Concrete Driveway Installation Considerations

If you have decided to install a concrete driveway in your home or business, it will pay for itself over time. An asphalt driveway made from concrete is virtually impervious to most kinds of calamities which attack asphalt driveways. Concrete is also one of the best options when it comes to driveway design because it’s very resistant to weathering. All in all, concrete driveway installation isn’t that difficult but there are still a few things that need to be taken into consideration before beginning the project.

Cracks are perhaps the most common problem associated with concrete driveways. They can occur anywhere along the length of a drive way, from the ground up. The number of cracks that asphalt driveway experiences will depend on the age of the concrete surface and how it’s been treated. But no matter when they occur, cracks in a concrete driveway are a hassle that any homeowner will have to deal with, so it’s only natural that people want to do everything possible to keep them from forming.

Most concrete driveways are reinforced with either rebar or by pouring heavy amounts of concrete into the space between holes. Rebar isn’t ideal for concrete surfaces because it’s not very dense. For this reason, you shouldn’t expect to see very good results from your concrete reinforcement with rebar. Instead, you should use high-quality concrete slabs that are reinforced with rebar that’s precisely stacked and positioned. Using a slab that’s too thick or that has poor compression qualities will compromise the effectiveness of your concrete driveway reinforcement efforts.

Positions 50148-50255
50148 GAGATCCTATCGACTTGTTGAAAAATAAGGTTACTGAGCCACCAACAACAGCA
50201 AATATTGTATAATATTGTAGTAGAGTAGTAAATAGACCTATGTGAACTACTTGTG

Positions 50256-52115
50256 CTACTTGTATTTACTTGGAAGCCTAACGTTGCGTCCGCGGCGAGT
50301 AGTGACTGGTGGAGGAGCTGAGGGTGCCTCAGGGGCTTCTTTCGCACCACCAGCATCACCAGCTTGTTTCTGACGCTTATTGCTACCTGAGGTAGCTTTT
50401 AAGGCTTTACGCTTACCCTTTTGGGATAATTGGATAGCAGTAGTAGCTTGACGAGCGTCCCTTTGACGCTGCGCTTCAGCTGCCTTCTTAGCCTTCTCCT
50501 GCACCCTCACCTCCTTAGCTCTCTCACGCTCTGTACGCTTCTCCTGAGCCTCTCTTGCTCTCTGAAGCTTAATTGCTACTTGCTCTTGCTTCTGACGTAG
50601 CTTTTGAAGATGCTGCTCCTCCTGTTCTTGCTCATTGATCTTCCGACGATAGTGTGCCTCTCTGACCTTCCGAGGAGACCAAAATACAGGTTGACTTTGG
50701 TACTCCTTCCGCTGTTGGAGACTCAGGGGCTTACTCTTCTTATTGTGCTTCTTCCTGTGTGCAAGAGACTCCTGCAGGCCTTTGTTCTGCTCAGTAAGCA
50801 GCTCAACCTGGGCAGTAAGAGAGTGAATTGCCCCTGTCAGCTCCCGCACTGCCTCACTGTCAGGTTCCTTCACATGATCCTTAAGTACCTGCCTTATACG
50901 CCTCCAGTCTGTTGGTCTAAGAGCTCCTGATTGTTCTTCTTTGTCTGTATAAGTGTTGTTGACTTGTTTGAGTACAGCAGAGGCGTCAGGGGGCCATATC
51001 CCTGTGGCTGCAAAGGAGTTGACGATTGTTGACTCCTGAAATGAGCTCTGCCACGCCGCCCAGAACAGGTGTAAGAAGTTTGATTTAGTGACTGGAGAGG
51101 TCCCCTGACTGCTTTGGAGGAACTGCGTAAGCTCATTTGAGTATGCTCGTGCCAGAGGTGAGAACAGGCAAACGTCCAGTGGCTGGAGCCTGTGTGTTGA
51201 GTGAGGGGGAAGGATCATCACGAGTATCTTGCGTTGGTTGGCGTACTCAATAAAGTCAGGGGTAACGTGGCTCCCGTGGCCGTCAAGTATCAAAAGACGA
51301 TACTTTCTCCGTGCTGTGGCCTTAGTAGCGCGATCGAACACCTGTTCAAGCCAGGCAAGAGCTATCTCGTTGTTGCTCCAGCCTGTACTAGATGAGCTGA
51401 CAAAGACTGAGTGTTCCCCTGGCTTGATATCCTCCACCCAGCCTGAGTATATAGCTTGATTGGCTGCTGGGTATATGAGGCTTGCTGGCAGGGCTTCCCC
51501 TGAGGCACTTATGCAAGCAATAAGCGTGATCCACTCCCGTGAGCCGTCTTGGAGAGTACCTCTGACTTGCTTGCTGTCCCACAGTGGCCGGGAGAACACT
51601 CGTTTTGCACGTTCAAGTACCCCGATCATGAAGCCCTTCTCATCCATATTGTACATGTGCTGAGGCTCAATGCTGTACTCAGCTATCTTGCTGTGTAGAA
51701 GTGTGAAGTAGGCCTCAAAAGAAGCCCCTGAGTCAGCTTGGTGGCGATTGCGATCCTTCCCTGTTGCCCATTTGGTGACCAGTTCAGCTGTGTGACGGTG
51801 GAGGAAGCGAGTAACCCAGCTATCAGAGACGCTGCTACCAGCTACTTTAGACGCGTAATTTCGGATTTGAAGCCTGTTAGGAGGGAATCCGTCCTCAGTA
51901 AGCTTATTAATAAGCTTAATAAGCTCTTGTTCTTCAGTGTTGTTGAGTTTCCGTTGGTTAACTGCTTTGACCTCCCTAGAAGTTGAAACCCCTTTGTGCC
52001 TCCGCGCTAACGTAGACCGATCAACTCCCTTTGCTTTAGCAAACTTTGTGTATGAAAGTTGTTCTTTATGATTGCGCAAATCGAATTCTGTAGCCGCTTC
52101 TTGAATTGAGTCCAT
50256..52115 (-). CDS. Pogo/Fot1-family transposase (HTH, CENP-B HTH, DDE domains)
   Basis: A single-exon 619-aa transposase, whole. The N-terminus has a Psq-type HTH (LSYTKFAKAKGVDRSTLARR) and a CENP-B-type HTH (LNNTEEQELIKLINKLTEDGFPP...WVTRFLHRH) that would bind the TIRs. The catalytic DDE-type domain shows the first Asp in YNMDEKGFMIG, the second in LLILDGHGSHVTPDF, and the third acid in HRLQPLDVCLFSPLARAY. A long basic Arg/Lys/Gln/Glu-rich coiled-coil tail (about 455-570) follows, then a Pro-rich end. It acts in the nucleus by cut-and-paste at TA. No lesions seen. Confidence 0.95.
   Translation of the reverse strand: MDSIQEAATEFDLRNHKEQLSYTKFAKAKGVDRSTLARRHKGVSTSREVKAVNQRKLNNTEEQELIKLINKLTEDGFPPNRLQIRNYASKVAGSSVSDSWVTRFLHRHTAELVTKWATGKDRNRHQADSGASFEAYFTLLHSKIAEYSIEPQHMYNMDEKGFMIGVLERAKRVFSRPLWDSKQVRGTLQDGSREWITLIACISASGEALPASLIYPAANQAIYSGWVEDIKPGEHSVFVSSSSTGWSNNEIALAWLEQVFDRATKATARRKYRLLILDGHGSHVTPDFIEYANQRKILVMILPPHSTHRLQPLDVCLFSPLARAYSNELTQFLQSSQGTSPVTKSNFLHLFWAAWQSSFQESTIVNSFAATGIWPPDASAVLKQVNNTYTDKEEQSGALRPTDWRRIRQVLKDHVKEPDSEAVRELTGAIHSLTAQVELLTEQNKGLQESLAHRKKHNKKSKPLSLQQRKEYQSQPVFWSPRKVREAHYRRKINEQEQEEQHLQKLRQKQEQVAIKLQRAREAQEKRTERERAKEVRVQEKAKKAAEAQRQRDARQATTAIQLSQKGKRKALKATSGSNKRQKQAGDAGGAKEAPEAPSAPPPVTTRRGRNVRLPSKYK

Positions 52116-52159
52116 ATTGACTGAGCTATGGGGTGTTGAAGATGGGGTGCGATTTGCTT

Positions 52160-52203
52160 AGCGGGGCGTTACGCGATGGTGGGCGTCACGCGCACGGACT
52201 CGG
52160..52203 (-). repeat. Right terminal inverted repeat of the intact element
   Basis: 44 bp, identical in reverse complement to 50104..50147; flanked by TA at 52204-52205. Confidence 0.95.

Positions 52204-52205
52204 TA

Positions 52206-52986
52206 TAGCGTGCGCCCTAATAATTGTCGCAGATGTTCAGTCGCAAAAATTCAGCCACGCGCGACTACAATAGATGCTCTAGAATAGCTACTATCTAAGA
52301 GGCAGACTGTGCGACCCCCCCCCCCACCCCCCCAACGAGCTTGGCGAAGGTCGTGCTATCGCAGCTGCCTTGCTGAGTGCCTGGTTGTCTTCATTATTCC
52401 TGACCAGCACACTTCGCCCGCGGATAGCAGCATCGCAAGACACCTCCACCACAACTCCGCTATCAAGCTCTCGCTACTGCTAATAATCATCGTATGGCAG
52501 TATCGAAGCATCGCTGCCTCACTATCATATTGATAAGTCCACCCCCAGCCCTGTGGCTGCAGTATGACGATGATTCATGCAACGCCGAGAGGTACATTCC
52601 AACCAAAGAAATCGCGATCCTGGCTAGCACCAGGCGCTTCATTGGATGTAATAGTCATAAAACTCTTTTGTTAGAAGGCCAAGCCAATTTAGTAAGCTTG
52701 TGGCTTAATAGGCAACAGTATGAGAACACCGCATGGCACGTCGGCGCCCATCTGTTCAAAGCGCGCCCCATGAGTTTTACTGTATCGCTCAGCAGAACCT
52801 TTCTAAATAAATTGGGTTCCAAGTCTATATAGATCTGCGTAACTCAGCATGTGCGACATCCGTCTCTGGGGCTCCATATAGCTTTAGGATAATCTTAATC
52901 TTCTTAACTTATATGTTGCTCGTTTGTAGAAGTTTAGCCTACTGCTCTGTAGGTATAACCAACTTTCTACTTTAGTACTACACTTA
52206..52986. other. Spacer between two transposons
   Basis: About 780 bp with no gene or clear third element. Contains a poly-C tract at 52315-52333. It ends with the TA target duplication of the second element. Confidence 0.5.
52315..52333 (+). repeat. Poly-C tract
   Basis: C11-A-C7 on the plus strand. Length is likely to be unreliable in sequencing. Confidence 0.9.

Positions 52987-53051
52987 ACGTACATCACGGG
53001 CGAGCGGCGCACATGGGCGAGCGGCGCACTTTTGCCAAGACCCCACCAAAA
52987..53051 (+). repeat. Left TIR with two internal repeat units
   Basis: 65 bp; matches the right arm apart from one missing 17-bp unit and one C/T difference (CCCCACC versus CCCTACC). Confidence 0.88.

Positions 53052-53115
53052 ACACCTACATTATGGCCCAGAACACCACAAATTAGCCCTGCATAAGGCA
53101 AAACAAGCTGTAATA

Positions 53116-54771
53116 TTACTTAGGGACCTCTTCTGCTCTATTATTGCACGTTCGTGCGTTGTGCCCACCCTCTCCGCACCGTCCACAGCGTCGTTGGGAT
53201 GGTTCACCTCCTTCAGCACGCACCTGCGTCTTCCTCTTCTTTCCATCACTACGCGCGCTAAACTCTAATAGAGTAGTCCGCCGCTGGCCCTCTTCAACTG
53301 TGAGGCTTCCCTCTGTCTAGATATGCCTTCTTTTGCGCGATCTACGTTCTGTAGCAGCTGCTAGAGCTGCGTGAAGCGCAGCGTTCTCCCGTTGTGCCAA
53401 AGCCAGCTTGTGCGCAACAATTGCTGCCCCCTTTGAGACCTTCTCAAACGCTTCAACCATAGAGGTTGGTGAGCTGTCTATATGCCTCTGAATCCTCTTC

Another thing that you should do to help ensure the effectiveness of your concrete driveway is to level the surface before pouring it. It’s a very bad idea to pour concrete on a level surface; because as the concrete sets, it will move and can even widen the existing potholes. This doesn’t just mean that your concrete will have to be repaired or repaired from time to time. On top of that, concrete moves quite a bit, especially when it’s wet. The heavier and denser a concrete surface is, the harder it will be to level properly, so if you don’t make sure the surface is well-leveled, you could end up wasting a lot of rebar and concrete.

In addition to the surface you need to level, you also need to gravel the area. Most gravel is a little too coarse for many concrete driveway surfaces, so you should look for something a little looser and more medium-grit. You can use a power-drill, or if you have a hand truck, you can drive gravel back and forth in your garage until you find the right consistency. If you’re going from floor to ceiling, you’ll need to put at least four inches of gravel in each foot of new gravel.

Finally, the final part of concrete driveway installation involves checking the slump rating, which is usually done by an engineer or a carpenter. If you have a very steep slope, then you probably need to add an extra set of slabs to your project. You may not notice it at first, but over time the extra slabs will cut down on how deep your driveway can sink into the ground. If you choose to use air entrainment to help with this problem, it’s important that you check the slump rating with every application to make sure you’re using enough air.